NOTE [29 Jan 09] Apparently this paper has been retracted.
In this paper, it is shown that men are more similar to their wife's father than to a random man from the population, and similarly women are more similar to their husband's father.
This was assessed both by using observers' ratings of likeness between two individuals, but also by examining the correlations between facial features.
Spouses' features were correlated with each other, with the most important correlation being in the nose length/face height ratio (r=0.728), suggesting that men with prominent noses tend to marry similar women.
The most important correlation between a woman's father and her husband was also in this ratio (r=0.72).
The most important correlation between a man's mother and his wife was in the jaw width/face width ratio (the zygo-gonial index), with r=0.928. Quite strong correlations were also found for the inverse facial index (face length/face width, r=0.786) and the lip fullness/lip width (r=0.676).
Proceedings of the Royal Society B DOI 10.1098/rspb.2008.1021
Facialmetric similarities mediate mate choice: sexual imprinting on opposite-sex parents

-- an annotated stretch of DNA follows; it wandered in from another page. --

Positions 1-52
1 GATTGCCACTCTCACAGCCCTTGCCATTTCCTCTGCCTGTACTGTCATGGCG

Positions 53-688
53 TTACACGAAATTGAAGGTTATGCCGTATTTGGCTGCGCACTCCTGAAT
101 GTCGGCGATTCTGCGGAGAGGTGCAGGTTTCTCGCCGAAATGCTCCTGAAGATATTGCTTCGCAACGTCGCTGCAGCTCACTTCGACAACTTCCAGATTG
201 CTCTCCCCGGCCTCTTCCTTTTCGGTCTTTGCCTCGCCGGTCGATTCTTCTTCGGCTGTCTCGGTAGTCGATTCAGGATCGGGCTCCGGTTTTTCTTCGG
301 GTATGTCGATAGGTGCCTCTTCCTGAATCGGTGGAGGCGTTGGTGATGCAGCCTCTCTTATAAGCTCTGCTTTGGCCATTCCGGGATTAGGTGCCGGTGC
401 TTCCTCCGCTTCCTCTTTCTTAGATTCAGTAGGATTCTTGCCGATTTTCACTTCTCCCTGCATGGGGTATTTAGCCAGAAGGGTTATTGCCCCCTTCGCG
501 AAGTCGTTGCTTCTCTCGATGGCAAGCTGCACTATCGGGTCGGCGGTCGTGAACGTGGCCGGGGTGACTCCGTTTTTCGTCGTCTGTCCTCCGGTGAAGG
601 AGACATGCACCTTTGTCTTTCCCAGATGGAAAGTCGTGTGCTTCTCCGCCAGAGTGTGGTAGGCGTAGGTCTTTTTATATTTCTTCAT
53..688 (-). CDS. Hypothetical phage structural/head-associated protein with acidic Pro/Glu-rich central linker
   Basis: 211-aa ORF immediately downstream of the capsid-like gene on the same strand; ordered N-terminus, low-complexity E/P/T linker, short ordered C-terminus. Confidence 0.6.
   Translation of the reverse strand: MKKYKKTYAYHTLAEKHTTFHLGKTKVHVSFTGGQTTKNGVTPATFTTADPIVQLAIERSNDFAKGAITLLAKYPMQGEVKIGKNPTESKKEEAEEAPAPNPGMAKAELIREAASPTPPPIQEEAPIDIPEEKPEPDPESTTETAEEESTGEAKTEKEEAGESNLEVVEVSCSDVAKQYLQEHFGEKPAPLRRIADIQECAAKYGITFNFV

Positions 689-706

Tamas Bereczkei, Gabor Hegedus, Gabor Hajnal
Former studies have suggested that imprinting-like processes influence the shaping of human mate preferences. In this study, we provide more direct evidence for assessing facial resemblance between subjects' partner and subjects' parents. Fourteen facial proportions were measured on 312 adults belonging to 52 families, and the correlations between family members were compared with those of pairs randomly selected from the population. Spouses proved to be assortatively mated in the majority of measured facial proportions. Significant correlations have been found between the young men and their partner's father (but not his mother), especially on facial proportions belonging to the central area of the face. Women also showed resemblance to their partner's mother (but not to their father) in the facial characteristics of their lower face. Replicating our previous studies, facial photographs of participants were also matched by independent judges who ascribed higher resemblance between partners, and subjects and their partners' opposite-sex parents, compared with controls. Our results support the sexual imprinting hypothesis which states that children shape a mental template of their opposite-sex parents and search for a partner who resembles that perceptual schema. The fact that only the facial metrics of opposite-sex parents showed resemblance to the partner's face tends to rule out the role of familiarity in shaping mating preferences. Our findings also reject several other rival hypotheses. The adaptive value of imprinting-related human mating is discussed, and a hypothesis is made of why different facial areas are involved in males' and females' search for resemblance.